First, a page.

National Child Protection Week: More early intervention needed to protect children from harm

Friday, August 30, 2019
Next week (1 to 7 September 2019) is National Child Protection Week, which aims to encourage Australians to ‘play their part’ to promote the safety and wellbeing of children and young people.
It comes as the number of Victorian children entering the child protection system continues to increase.
“Victoria can do – and must do – better for our most vulnerable children and families,” CEO of Berry Street, Michael Perusco, said.
Berry Street provides services to children, young people and families impacted by abuse, violence and neglect across Victoria, including family support, parenting, education, family violence programs and out-of-home care.
“Every year, the number of children entering the Victorian child protection system rises. Last year, it grew by around 12 per cent, to over 10,000 children,” Mr Perusco said.
“If we don’t start to see greater focus and targeted investment in early intervention services, there will be more than 25,000 children in the child protection system by 2026.”
“We need to ask whether we as a community are really doing everything we can to step in early enough to support these families and these children.”
Mr Perusco highlighted the long-term consequences of child abuse and neglect, and said there needs to be more targeted and secure funding for initiatives that keep families together safely.
“We know that there are strong correlations between childhood trauma and developmental disorders with increased risk of mental illness, homelessness, drug and alcohol abuse, criminality and suicide.”
“There needs to be evidence-informed investments which are targeted at early intervention, and prevent children entering out-of-home care. Otherwise, we will continue to see the cycle of intergenerational disadvantage, trauma and engagement with child protection,” Mr Perusco said.
Berry Street provides a range of innovative programs designed to build stronger families and provide safe homes. For example, the Restoring Childhood initiative intervenes early to respond to the trauma of family violence on children’s emotional and developmental wellbeing, and the Teaching Family Model offers an innovative way of caring for children and young people in a family-style setting.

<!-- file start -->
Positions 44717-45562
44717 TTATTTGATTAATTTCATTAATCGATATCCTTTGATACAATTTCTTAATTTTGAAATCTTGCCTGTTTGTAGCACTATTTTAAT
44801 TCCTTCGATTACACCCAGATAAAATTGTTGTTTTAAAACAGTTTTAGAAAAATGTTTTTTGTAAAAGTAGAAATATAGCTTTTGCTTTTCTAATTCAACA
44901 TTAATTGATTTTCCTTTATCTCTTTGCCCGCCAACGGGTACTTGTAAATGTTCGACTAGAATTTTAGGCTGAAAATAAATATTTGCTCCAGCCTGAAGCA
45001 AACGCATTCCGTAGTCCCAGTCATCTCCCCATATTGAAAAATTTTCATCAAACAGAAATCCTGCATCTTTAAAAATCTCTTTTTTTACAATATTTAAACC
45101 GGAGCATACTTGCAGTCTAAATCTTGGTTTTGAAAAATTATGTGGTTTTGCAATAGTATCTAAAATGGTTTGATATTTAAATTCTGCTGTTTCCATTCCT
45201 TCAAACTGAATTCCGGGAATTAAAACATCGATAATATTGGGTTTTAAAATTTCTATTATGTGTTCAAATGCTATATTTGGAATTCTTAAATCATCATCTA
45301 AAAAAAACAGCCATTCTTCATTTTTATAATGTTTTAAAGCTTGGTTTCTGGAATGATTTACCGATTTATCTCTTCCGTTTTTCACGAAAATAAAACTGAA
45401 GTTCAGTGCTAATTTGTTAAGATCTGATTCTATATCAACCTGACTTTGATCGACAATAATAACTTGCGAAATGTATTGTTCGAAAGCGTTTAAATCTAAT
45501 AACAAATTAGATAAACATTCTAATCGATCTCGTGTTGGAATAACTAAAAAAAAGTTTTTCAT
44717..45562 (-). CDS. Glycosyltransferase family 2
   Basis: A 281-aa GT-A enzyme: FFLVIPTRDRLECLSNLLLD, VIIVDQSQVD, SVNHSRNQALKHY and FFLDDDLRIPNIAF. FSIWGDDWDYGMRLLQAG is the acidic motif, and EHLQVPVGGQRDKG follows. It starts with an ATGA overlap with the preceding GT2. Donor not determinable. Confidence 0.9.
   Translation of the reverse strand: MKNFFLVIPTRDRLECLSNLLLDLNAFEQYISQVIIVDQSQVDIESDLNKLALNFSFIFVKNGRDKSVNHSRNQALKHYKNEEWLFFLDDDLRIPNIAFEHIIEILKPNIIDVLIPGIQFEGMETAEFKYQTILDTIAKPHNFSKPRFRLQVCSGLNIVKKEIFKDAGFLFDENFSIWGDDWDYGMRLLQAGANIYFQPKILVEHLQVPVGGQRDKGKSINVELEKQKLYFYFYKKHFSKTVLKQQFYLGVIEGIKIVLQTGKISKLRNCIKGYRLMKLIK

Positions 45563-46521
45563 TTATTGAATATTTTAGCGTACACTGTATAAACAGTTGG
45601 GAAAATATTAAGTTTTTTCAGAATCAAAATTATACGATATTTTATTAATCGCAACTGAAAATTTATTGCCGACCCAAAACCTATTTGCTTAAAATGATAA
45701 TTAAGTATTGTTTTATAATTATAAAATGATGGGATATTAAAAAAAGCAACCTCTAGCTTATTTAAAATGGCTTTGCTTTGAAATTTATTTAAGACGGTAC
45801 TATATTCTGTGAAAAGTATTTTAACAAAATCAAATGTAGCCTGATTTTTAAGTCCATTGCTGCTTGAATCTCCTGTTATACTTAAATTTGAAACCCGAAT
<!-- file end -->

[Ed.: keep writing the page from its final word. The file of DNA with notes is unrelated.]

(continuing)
Mr Perusco also flagged that half of the children in Victoria who are removed from their families return home within 6 months, after support services are provided.
“This is a good outcome, but it also raises a question about whether we could avoid more separations if we supported these children and families earlier.”
“We know that for too many children and families, the child protection system compounds, rather than ameliorates, experiences of trauma and mental illness. We need to look at alternative supports that can keep families safely together,” Mr Perusco said. 
Mr Perusco said more needs to be done to help strengthen families and ensure parents can receive support, advice and assistance, earlier. 
“We need to reduce the stigma of asking for help so families feel safe to put their hand up early on, and so the right supports and programs and assistance can be provided to reduce the need for more serious intervention down the track.”
“It’s vital that more is invested in early intervention if we’re serious about creating safer environments for children and protecting them from harm,” Mr Perusco said.


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